September 20, 2017

The 12 Rules of Lawyer Client Service.

A few more words about our world-famous The 12 Rules of Client Service, first published here in April of 2006. Think of these rules as a 12-step program for suits and their employees: lawyers, accountants, consultants, execs, technicians and countless other occupations now laboring to provide solutions to customers in the new global services economy. The goal of the 12 Rules is to align the interests of clients/customers and service providers to the fullest extent possible.* We think they do that well. Finally, the rules (while badass, make no mistake) are not perfect. Got suggestions or criticisms? We'd love to hear them.

*The 12 Rules were not written for yah-yah "happy atmosphere" shops like, say, Starbucks or Disney World. The rules are not about being friendly, nice, obsequious or servile with the client or customer.

ParisGargoyle.jpg

Posted by JD Hull. Permalink | Comments (0)

September 19, 2017

Equinox: It's Mabon again.

Get your Druid-Pagan learn on. In two days? Celebrate the Autumnal Equinox. Cultures and religions worldwide do get weird this time of year. They always have. It's called Mabon, Foghar, Alban Elfed, Harvest Home, Second Harvest, Fruit Harvest (especially SF), and Wine Harvest (Boston). What's Mabon, anyway?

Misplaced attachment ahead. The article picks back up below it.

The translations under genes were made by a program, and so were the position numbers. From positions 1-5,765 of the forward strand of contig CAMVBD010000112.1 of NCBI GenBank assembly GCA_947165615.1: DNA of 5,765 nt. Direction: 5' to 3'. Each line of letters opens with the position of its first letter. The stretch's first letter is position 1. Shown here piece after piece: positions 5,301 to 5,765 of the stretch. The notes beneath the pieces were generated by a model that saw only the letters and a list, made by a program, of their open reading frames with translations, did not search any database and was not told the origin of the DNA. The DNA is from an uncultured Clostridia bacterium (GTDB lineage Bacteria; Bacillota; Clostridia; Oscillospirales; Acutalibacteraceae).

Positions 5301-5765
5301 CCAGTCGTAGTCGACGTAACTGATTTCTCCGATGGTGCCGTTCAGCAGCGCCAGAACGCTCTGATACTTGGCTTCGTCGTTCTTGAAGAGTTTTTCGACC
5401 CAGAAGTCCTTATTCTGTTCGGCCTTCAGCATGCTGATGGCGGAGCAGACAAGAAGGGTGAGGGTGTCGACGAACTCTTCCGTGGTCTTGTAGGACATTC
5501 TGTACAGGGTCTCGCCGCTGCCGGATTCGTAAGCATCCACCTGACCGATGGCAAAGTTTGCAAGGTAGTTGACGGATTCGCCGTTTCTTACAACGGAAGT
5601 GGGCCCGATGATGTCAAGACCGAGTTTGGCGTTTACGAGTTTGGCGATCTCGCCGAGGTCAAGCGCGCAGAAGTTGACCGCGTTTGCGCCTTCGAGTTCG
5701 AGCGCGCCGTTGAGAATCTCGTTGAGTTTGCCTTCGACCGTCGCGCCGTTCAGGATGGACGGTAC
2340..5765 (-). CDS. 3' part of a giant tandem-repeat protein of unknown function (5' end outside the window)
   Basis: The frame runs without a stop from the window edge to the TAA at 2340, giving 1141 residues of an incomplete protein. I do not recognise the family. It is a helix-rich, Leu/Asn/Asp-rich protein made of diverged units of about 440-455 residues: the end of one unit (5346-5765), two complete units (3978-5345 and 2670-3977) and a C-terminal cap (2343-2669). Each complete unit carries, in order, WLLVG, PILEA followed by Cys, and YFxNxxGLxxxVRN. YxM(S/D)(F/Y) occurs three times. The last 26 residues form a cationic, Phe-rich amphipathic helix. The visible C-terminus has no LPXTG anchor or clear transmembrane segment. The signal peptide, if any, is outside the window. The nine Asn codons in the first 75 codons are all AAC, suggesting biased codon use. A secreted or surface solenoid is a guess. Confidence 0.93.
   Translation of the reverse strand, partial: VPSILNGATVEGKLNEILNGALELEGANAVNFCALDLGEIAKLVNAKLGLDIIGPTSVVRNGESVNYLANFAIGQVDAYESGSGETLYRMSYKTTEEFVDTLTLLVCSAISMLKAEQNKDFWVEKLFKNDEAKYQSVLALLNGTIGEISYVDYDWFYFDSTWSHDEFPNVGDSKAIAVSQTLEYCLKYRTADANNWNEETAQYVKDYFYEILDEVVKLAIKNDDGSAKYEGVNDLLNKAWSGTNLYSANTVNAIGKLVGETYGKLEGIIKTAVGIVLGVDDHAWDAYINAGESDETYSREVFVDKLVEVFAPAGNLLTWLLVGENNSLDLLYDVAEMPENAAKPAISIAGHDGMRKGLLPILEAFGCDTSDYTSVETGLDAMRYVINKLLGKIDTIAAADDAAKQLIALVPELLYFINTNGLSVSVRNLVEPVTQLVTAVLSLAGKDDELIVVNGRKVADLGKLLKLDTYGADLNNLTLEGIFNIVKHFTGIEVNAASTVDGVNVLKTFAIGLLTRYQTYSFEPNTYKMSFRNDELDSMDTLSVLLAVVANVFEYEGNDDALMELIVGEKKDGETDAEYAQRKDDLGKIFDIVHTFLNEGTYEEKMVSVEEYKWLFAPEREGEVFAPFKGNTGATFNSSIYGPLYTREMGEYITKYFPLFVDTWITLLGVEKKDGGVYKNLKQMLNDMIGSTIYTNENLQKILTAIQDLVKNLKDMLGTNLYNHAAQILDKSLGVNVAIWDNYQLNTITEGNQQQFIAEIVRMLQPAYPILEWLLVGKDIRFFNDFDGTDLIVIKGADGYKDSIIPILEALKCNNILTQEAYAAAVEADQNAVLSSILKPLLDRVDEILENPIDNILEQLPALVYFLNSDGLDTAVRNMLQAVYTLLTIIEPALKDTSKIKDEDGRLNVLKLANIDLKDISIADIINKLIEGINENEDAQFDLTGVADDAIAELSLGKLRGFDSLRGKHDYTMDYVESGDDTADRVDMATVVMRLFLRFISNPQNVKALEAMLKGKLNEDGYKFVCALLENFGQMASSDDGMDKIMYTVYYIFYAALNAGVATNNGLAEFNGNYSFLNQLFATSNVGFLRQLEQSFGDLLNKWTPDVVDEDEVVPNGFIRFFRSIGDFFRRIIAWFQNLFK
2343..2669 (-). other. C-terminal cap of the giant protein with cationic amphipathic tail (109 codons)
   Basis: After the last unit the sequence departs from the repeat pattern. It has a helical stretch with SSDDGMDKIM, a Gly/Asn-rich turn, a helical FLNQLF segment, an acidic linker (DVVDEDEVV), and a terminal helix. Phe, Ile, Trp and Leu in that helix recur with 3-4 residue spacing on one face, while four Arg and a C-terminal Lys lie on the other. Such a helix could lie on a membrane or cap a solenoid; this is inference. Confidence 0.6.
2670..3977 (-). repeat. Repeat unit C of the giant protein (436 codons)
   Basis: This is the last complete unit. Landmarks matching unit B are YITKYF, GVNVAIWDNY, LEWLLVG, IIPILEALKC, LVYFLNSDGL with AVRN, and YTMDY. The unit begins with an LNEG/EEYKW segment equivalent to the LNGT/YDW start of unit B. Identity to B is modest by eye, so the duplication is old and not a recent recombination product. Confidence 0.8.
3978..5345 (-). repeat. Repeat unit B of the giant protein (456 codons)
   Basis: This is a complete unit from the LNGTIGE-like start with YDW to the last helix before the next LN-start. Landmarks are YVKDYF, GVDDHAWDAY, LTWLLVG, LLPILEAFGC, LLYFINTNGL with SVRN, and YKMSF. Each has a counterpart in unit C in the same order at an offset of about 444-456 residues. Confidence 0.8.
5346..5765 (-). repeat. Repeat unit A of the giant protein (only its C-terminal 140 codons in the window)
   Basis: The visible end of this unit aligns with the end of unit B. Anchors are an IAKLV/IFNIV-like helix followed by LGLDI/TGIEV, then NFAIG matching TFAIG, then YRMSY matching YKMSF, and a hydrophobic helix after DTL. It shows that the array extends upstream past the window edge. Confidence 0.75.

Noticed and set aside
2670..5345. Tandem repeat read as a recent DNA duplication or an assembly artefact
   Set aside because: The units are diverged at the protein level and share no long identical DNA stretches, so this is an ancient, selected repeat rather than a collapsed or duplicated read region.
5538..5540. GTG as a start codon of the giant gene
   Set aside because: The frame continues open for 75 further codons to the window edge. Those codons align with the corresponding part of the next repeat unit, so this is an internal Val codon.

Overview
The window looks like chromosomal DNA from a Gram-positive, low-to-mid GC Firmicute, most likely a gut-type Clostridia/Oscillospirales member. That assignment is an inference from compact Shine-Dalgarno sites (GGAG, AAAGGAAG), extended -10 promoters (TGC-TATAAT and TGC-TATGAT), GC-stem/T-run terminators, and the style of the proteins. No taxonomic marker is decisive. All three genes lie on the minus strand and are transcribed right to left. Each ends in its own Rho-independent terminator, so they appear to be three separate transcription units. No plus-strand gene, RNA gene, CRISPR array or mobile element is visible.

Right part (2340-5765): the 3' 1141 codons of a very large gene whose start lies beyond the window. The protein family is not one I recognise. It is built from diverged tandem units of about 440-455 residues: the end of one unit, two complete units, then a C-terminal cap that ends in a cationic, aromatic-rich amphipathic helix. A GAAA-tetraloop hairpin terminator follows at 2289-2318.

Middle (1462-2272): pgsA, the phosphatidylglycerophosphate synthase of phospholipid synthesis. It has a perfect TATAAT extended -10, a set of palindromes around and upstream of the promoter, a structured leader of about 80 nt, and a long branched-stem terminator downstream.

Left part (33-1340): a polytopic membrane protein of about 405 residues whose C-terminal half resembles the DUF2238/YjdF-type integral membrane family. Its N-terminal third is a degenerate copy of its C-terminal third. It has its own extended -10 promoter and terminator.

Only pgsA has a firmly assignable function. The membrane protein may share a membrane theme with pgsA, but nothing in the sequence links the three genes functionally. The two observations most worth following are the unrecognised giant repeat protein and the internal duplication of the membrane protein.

entrance_gateway.jpg

Posted by JD Hull. Permalink | Comments (0)

William Carlos Williams: "A New Mind."

Without invention nothing is well spaced,
unless the mind change, unless
the stars are new measured, according
to their relative positions, the
line will not change, the necessity
will not matriculate: unless there is
a new mind there cannot be a new
line, the old will go on
repeating itself with recurring
deadliness.

William Carlos Williams in Paterson, Book 2 ("Sunday in the Park")

tumblr_kys9mcBIg21qzn0deo1_500.jpg

Posted by JD Hull. Permalink | Comments (0)

September 18, 2017

Wordsworth on Writing.

wordsworth-coleridge.jpg

Writing--any kind of writing--is hard work. The most inspired "work moments" I've had are in this category: watching someone struggle with getting to the right word or phrase under pressure and when they are tired. The first time I saw it was watching a college daily editor--my roommate both in college and in DC for a while--struggle at 4:00 AM over a few words in the final sentences of a student reporter's story covering a public figure's on-campus speech.

He was also a student stringer for a well-known newspaper, and knew his bosses far away would see his article on the event. He had already phoned in the facts to an editor in Manhattan--and he had been careful to get those facts right.

Continue reading...

Posted by JD Hull. Permalink | Comments (0)

Van Doren on Wordsworth.

We no longer require humor in poets. We demand salvation. Of that commodity, Wordsworth still supplies the purest sort.

--Mark Van Doren, 1950, commenting on the subtle graduation of William Wordsworth (1770-1850) from his role as "nature poet" to one of philosopher who offered hope and reassurance to troubled Europe.